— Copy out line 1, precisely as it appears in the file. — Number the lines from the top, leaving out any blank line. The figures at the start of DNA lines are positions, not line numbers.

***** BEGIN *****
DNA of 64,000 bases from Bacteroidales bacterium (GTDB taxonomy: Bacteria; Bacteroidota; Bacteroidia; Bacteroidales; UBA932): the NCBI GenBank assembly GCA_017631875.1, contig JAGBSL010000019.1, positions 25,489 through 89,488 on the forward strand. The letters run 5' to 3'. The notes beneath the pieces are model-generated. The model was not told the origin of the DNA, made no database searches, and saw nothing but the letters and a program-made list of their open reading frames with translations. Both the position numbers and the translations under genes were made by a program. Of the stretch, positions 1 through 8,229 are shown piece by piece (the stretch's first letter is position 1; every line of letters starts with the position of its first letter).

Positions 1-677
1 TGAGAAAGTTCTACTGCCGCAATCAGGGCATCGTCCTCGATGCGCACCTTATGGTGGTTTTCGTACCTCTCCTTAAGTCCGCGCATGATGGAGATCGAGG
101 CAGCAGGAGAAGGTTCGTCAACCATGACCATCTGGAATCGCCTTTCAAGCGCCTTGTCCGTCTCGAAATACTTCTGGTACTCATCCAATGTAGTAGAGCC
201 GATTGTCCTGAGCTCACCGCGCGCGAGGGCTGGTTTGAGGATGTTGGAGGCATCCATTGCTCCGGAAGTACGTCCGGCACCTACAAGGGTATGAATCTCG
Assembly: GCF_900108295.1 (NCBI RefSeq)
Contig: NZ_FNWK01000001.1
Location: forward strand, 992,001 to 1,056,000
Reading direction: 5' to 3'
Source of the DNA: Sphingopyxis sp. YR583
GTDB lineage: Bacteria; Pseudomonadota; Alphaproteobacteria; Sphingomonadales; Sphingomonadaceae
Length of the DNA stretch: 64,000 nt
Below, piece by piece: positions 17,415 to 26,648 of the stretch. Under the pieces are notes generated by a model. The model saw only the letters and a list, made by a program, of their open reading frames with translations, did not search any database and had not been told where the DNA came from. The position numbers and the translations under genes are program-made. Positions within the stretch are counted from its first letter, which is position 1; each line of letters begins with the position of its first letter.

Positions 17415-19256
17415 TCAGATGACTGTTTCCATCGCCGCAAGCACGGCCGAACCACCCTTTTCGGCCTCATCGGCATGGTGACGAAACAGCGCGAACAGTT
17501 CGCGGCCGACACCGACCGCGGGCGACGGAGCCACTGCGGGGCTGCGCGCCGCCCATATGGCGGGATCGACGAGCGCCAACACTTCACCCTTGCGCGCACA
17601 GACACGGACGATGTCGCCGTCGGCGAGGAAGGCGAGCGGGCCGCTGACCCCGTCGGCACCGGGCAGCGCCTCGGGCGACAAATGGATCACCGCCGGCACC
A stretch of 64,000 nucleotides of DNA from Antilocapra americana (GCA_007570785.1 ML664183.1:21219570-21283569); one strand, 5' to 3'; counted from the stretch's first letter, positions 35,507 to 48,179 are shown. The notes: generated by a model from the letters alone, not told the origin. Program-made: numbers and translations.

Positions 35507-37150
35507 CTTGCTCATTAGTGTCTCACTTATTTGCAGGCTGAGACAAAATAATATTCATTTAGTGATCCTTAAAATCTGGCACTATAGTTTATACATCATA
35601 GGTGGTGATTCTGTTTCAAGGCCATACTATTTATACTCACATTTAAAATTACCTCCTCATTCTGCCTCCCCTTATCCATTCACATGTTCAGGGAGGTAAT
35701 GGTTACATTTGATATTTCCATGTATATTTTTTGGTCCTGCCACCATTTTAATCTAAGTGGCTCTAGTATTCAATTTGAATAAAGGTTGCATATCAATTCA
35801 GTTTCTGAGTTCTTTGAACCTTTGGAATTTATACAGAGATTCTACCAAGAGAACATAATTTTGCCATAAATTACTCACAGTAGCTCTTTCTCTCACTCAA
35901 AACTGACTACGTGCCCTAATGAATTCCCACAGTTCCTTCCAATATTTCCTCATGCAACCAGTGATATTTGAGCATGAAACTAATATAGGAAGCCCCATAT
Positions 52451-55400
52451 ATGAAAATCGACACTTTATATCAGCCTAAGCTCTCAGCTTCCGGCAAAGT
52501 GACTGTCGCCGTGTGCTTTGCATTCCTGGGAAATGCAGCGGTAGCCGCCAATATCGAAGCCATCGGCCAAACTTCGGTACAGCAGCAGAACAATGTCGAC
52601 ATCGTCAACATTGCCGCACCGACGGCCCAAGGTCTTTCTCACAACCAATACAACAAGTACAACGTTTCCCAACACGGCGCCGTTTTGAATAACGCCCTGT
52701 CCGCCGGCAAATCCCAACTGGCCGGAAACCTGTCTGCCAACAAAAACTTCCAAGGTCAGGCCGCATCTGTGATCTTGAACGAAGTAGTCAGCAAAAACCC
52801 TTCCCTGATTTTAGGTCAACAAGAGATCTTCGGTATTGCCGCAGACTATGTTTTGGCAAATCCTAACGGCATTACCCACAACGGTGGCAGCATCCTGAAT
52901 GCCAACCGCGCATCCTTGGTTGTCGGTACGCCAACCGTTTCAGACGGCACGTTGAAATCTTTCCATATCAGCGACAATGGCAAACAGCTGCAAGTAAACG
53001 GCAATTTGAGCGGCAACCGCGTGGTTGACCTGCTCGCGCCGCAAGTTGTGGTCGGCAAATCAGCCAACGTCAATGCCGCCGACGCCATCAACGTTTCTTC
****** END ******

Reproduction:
DNA of 64,000 bases from Bacteroidales bacterium (GTDB taxonomy: Bacteria; Bacteroidota; Bacteroidia; Bacteroidales; UBA932): the NCBI GenBank assembly GCA_017631875.1, contig JAGBSL010000019.1, positions 25,489 through 89,488 on the forward strand. The letters run 5' to 3'. The notes beneath the pieces are model-generated. The model was not told the origin of the DNA, made no database searches, and saw nothing but the letters and a program-made list of their open reading frames with translations. Both the position numbers and the translations under genes were made by a program. Of the stretch, positions 1 through 8,229 are shown piece by piece (the stretch's first letter is position 1; every line of letters starts with the position of its first letter).